My Best Financial Advice: Get Rich Slowly

The Consumerist asked some top personal finance bloggers to give a short summary of their single best piece of financial advice. Get Rich Slowly quipped, “Personal finance is easy. It’s simple. There is one fundamental law that governs your money. If you master this, you have mastered the entire game: To gain wealth, you must spend less than you earn.”

Duhn duhn duhn! The universe’s greatest secret has been revealed! Sure, chuckle chuckle, but really, that’s the underlying principle of building wealth, one that some people don’t seem to have mastered. For more details, see The Most Important Money Tip.



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  1. MiltyKiss says:

    Improper HTML tag there :P
    “href=””>Get R”

  2. Usermanual says:

    But it only takes 30 seconds for the man on t.v. to draw all 5 Powerball numbers…

  3. Snakeophelia says:

    The hell? Next you’re going to tell me that if I want to lose weight I need to take in fewer calories than I expend.

  4. oldshark says:

    I went from motorcycle mechanic to multi-millionare in just 27 years by “paying myself first” (I.E. Saving and Investing, driving cars for 6 years each, not having kids young, staying married and staying in a “too-small” house for 15 years.

    The best book in the World is THE RICHEST MAN IN BABYLON by George Classen and the handiest Website for personal finance is
    Hope this helps!

  5. not_seth_brundle says:

    I usually love J.D. and GRS, but this is really oversimplistic. He talks about how important a college degree is, but getting a college degree means spending more than you earn in the short term, unless you have a great scholarship or your parents are footing the bill. Some other kinds of debt can be good, too, to buy a home, for example.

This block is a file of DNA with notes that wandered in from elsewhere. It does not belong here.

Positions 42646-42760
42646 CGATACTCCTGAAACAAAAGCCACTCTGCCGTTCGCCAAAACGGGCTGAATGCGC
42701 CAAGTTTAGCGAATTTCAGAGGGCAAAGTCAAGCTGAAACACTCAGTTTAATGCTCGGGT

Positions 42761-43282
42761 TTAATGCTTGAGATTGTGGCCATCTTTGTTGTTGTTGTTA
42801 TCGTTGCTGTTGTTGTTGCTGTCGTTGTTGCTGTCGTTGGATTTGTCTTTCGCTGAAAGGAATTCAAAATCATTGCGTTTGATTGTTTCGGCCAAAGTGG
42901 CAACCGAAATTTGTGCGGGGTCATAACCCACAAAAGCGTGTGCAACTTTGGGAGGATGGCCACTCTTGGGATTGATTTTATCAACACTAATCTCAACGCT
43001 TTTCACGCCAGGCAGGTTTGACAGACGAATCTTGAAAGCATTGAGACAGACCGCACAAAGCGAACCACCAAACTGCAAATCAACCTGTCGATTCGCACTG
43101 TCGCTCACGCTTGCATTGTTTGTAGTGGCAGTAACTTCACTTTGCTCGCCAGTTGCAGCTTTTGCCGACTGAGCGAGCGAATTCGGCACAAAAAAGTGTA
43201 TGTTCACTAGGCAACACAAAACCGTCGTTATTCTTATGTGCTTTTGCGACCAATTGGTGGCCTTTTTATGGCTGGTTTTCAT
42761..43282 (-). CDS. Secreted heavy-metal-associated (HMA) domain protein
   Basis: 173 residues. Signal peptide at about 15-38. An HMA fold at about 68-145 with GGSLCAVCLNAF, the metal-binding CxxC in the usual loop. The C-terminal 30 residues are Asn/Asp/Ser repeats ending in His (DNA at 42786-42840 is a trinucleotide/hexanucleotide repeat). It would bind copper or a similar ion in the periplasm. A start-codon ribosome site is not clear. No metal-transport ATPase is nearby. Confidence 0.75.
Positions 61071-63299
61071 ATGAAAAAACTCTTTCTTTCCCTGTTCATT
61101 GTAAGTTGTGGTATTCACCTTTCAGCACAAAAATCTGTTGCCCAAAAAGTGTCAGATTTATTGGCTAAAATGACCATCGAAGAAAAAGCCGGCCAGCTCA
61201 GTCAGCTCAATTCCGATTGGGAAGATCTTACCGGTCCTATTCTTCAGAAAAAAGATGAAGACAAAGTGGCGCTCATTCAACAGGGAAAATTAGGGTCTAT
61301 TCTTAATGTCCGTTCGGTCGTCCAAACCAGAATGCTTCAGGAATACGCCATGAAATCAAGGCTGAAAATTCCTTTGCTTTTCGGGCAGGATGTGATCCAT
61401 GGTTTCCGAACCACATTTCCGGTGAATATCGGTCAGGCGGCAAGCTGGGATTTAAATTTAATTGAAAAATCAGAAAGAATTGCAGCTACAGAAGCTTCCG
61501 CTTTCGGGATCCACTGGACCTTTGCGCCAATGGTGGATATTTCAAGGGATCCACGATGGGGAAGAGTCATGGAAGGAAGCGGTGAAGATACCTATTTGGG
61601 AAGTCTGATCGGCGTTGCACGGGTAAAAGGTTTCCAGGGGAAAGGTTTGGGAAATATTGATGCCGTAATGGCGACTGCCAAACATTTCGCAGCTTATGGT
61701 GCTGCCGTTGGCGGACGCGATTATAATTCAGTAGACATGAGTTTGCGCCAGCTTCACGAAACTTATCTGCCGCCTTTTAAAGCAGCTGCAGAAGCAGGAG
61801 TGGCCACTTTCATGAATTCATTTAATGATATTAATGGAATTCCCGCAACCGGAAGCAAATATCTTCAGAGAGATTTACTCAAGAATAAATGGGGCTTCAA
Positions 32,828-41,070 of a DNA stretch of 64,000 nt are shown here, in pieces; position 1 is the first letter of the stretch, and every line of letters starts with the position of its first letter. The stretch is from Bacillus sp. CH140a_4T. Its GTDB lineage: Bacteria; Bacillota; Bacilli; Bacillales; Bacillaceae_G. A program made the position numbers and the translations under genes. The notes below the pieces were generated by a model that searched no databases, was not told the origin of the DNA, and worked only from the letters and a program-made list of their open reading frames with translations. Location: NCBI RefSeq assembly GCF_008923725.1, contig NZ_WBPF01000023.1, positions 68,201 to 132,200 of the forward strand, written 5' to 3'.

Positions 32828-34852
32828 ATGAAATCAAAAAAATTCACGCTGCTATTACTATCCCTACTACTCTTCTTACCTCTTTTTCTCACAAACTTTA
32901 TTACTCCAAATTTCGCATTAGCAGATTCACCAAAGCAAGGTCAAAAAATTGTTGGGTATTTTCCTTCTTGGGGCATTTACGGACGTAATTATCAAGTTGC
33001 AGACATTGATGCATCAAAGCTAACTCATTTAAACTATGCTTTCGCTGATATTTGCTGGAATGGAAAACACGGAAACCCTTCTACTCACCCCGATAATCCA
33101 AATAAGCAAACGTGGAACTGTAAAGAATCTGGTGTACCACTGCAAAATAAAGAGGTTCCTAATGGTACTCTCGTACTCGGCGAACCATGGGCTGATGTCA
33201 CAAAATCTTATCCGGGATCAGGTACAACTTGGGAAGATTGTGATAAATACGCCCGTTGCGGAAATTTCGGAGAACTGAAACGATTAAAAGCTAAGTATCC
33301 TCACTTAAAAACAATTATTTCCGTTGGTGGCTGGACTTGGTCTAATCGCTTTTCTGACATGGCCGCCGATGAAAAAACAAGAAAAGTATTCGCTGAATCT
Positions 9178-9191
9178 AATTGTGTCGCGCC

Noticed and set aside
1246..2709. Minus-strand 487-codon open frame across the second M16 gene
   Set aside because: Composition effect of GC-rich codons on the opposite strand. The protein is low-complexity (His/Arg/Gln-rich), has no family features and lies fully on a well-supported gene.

6. sunwukong says:

    @not_seth_brundle: Look the solution is quite simple …

    All children are tested constantly for various talents and would-be parents would bid in a blind auction for the lil’ darlings.

    The most talented (including in looks) kids would be raised by people wealthy enough to fund the very best resources for their education/training/grooming. Eventually every kid would find the “level” that their potential should be supported.

    Of course, the proceeds of the auction would be used to defend against lawsuits from biological parents, low scoring kids, and those looking for their money back.

    Best of all, nobody goes into hock for educatin’ the lil’ knee-biters!

  7. XTC46 says:

    @ Not_Seth

    No it doesn’t. Im a full time college student (i’m 21) and have been able to maintain a full course load while working 2 jobs so I don’t go into debt.. it’s a matter of how bad you want it. Most are just not willing to work as hard as they can to stay out of debt while in college.